Drs. Horn and Hansten are both professors of pharmacy at the University of Washington School of Pharmacy. For an electronic version of this article, including references if any, visit www.hanstenandhorn.com.
Levothyroxine is widely used to treat patients with thyroid disorders. Unfortunately, the bioavailability of levothyroxine can be reduced by a variety of other medications, leading to reduced levothyroxine effect. One would expect that thyroid hormones other than levothyroxine would interact similarly with the drugs described in this article.
Patients with little or no endogenous thyroid function are likely to be at greater risk, because they cannot increase endogenous thyroid output in response to the reduced levothyroxine absorption. Some patients taking levothyroxine have partial residual thyroid function, and when their thyroid hormone concentrations fall, they can increase endogenous production of thyroid hormones by releasing thyrotropin. This can compensate somewhat for the inhibition of levothyroxine absorption. Variability in endogenous thyroid function probably accounts for the large variation in the outcome of these interactions.
The usual suspects of medications known to be involved in reducing levothyroxine absorption include sucralfate, iron, binding resins, and others.
Avoiding Levothyroxine Interactions
Calcium carbonate is well documented to reduce levothyroxine absorption. Increased thyrotropin concentrations are likely to occur if the calcium carbonate is given chronically with levothyroxine, and in some patients clinical evidence of hypothyroidism may occur. Aluminum hydroxide also appears to inhibit levothyroxine absorption, and limited clinical evidence suggests that magnesium-containing antacids may also interact.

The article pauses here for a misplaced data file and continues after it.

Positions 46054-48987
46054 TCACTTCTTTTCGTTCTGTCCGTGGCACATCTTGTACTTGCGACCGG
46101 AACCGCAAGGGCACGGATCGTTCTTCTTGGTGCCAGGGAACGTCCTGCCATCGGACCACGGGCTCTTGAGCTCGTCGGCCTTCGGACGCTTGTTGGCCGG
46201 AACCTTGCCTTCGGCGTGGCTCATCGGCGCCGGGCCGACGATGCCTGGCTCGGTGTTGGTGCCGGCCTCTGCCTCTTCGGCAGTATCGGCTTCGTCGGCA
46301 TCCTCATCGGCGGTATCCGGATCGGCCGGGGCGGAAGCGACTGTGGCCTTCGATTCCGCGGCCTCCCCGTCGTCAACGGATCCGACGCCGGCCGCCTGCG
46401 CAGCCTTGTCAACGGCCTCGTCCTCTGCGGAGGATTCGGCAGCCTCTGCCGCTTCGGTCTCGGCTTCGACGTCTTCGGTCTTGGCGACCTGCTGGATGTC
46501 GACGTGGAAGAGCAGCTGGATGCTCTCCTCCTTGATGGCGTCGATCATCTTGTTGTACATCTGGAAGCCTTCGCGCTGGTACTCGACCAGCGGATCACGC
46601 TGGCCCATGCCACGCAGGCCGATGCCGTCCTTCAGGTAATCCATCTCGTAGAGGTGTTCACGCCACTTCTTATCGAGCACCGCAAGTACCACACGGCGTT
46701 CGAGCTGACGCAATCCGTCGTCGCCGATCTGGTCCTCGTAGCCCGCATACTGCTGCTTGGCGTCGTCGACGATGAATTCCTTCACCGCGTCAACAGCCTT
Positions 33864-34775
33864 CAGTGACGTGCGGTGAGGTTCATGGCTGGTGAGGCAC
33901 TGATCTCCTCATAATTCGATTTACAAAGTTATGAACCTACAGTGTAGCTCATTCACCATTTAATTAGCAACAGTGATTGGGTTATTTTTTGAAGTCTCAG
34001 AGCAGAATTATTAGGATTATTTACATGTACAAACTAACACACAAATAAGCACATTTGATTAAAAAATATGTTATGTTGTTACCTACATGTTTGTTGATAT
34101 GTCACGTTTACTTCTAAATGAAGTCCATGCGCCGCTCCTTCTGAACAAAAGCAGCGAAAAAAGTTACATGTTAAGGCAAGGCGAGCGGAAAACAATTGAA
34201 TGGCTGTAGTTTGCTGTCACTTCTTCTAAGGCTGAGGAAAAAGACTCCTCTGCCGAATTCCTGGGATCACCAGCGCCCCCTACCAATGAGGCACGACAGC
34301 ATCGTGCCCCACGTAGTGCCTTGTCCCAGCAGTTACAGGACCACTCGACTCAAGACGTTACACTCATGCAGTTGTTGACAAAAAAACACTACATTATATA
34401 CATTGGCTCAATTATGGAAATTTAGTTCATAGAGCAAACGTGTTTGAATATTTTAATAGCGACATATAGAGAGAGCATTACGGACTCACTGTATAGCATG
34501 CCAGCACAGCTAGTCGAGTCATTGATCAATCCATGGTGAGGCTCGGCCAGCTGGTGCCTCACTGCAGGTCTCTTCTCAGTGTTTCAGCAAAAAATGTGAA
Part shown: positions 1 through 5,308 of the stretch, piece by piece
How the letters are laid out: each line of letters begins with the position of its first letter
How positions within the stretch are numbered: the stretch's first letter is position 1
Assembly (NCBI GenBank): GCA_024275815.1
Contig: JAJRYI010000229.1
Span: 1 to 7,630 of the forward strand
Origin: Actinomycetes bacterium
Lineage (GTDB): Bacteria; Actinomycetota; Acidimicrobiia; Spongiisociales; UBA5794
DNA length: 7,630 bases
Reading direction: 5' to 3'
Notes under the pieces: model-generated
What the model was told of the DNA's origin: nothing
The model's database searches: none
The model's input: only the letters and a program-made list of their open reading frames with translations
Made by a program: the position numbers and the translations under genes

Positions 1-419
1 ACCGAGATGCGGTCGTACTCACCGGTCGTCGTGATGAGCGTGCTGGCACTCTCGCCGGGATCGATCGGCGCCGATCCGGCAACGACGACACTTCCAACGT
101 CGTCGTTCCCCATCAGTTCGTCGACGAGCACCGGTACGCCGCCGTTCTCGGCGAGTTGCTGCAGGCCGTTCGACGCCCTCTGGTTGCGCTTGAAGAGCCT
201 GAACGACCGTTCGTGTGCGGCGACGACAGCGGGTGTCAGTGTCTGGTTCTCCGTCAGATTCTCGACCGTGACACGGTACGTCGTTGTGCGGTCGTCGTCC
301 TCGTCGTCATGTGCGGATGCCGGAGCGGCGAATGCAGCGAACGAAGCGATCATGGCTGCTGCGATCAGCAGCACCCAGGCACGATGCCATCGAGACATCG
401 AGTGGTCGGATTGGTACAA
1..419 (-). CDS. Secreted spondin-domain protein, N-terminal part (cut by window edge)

Sucralfate contains a considerable amount of aluminum, and this probably accounts for its ability to reduce levothyroxine absorption. In one study, giving the sucralfate 8 hours after the levothyroxine circumvented the interaction.
Patients on hemodialysis may need treatment with drugs that can bind phosphate in the gut, thus reducing their phosphate load. The phosphate binder sevelamer (Renagel) has been shown to increase thyrotropin concentrations in patients on levothyroxine; hypothyroid symptoms have been reported. Calcium carbonate also can be used as a phosphate binder and it also interacts with levothyroxine, but limited clinical evidence suggests that calcium acetate may not affect levothyroxine absorption.
Evidence from case reports and clinical studies suggests that iron preparations can inhibit levothyroxine absorption and can result in clinical evidence of hypothyroidism. It seems likely that all iron salts would inhibit levothyroxine absorption, although the magnitude may vary among the various preparations.
Cholestyramine is known to bind to a number of drugs, and has been shown to reduce levothyroxine absorption as well. The effect of other binding resins such as colestipol (Colestid), colesevelam (Welchol), and ezetimibe (Zetia) on thyroid absorption is not as well established, but be alert for the possibility.
Other drugs that have been reported to reduce levothyroxine absorption include ciprofloxacin (Cipro), raloxifene (Evista), and caffeine in coffee. More study is needed to establish whether these interactions are likely to be clinically important.
In general, it is not necessary to discontinue the drug that is reducing levothyroxine absorption (see box above right). The interactions generally can be circumvented by appropriate adjustment of the dosing times of the levothyroxine relative to the binding agents.
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